Large and small childhood traumas

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Large and small childhood traumas

So when your child has a little owie, like they've fallen and scraped their knee, or something a bit more traumatic like major surgery or maybe a grandparent or family member has passed away, one of the most powerful things we can do is help them tell a story. What's important is that we talk about the details or the events that have taken place as well as the emotions or the feelings around the circumstances. And when we do this, we allow our child to deal with the emotions and understand what happened so that they're not flooded by the emotions but they're also not cut off by it. So for instance, this even works well with a 6 month old who's maybe sitting on the floor and has fallen over and bumped her head. I would walk over to her, scoop her up, that hurt didn't it? Pat her, comfort her, like our instincts tell us to do. And then I would say, let's tell the story of what happened. You were sitting and you fell over and you bumped your head. Ow that hurt. And then mommy came over and picked you up and comforted you. And this is the kind of thing that can be so powerful. When our children get older we can make homemade books to tell the events that are troubling to them and their feelings about them. Including things that are coming like starting a new school or moving or things that might be difficult. Telling a story that makes sense either through a homemade book or just in the moment can be a really powerful way to help our child deal with difficult things.

See Tina Payne Bryson, PhD's video on Large and small childhood traumas...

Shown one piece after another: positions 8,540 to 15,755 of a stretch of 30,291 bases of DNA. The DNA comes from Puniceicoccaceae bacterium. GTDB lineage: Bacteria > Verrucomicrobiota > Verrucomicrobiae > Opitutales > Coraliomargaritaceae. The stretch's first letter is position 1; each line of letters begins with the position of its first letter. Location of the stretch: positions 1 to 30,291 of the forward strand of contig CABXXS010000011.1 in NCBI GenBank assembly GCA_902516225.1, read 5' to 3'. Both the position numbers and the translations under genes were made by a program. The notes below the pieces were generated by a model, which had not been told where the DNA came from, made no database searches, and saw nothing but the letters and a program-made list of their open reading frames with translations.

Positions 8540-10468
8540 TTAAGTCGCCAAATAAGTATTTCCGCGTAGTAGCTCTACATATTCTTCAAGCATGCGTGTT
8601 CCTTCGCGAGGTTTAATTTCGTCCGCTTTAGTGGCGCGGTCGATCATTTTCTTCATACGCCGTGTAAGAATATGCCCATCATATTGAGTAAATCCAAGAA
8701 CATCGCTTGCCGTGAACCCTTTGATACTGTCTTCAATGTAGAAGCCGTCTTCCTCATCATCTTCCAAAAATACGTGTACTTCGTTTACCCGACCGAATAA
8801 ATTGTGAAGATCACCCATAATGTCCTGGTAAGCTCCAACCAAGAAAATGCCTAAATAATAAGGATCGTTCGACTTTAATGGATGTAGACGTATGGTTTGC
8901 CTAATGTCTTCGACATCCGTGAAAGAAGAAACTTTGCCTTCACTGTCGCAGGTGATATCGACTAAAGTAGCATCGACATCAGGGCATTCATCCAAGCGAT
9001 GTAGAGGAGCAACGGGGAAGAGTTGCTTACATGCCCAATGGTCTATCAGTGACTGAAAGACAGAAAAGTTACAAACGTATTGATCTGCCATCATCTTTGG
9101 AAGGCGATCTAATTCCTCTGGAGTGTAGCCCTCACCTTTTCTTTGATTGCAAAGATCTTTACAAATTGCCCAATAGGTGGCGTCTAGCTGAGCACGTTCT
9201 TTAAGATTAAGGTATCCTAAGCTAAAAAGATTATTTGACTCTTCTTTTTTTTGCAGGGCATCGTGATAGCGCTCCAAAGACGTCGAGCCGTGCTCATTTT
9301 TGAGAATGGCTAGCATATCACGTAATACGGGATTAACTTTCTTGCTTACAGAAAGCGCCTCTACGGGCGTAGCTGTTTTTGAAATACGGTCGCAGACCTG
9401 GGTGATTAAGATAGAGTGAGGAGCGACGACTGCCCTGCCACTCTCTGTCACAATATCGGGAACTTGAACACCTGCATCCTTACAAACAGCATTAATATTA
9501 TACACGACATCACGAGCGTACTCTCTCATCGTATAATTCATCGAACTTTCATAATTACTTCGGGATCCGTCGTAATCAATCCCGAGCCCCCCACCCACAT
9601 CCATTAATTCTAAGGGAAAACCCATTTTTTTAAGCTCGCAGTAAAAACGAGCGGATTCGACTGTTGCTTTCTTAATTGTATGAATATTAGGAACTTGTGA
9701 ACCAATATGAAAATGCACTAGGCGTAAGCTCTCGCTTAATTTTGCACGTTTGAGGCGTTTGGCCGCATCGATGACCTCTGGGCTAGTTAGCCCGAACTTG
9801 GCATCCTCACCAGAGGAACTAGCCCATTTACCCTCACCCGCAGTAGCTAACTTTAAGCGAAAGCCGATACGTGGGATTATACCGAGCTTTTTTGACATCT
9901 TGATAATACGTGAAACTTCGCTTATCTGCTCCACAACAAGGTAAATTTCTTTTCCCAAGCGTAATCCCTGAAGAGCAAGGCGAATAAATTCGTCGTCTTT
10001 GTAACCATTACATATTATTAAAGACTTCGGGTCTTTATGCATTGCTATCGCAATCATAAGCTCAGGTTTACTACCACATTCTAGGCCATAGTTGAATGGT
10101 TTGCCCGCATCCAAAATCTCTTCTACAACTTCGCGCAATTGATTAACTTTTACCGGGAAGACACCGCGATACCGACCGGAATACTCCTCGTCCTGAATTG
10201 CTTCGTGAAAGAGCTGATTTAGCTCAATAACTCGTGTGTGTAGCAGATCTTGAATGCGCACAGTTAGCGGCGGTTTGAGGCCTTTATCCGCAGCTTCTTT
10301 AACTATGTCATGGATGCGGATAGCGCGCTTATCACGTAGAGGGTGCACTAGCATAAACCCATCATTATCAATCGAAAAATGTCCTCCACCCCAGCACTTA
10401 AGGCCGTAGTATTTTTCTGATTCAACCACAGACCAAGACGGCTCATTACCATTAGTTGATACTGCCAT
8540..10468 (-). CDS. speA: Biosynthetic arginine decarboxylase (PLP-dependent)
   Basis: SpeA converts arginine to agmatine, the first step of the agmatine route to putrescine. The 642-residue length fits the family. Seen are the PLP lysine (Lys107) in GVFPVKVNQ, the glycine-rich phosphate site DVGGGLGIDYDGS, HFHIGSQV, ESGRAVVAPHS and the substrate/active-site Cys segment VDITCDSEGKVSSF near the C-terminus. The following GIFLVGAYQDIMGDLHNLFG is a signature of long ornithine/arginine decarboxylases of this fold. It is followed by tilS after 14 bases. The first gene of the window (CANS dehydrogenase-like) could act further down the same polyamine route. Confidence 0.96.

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Tina Payne Bryson, PhD

Psychotherapist & Author

Tina Payne Bryson, PhD, is a psychotherapist at Pediatric and Adolescent Psychology Associates in Arcadia, California, where she sees children and adolescents, as well as provides parenting consultations. She is the school counselor at St. Marks Episcopal School in Altadena, CA, and a Developmental Consultant to Camp Chippewa for Boys. She speaks to parents, educators, and clinicians all across the country. Dr. Bryson earned her PhD from the University of Southern California, where her research explored attachment science, childrearing theory, and the emerging field of interpersonal neurobiology. Her best-selling book The Whole-Brain Child (co-authored with Dr. Dan Siegel) gives parents practical ways to transform difficult moments into opportunities for children to thrive.  Dr. Bryson has written for a large number of publications, most recently the PBS series “This Emotional Life.”  She lives near Los Angeles with her husband and three children.  

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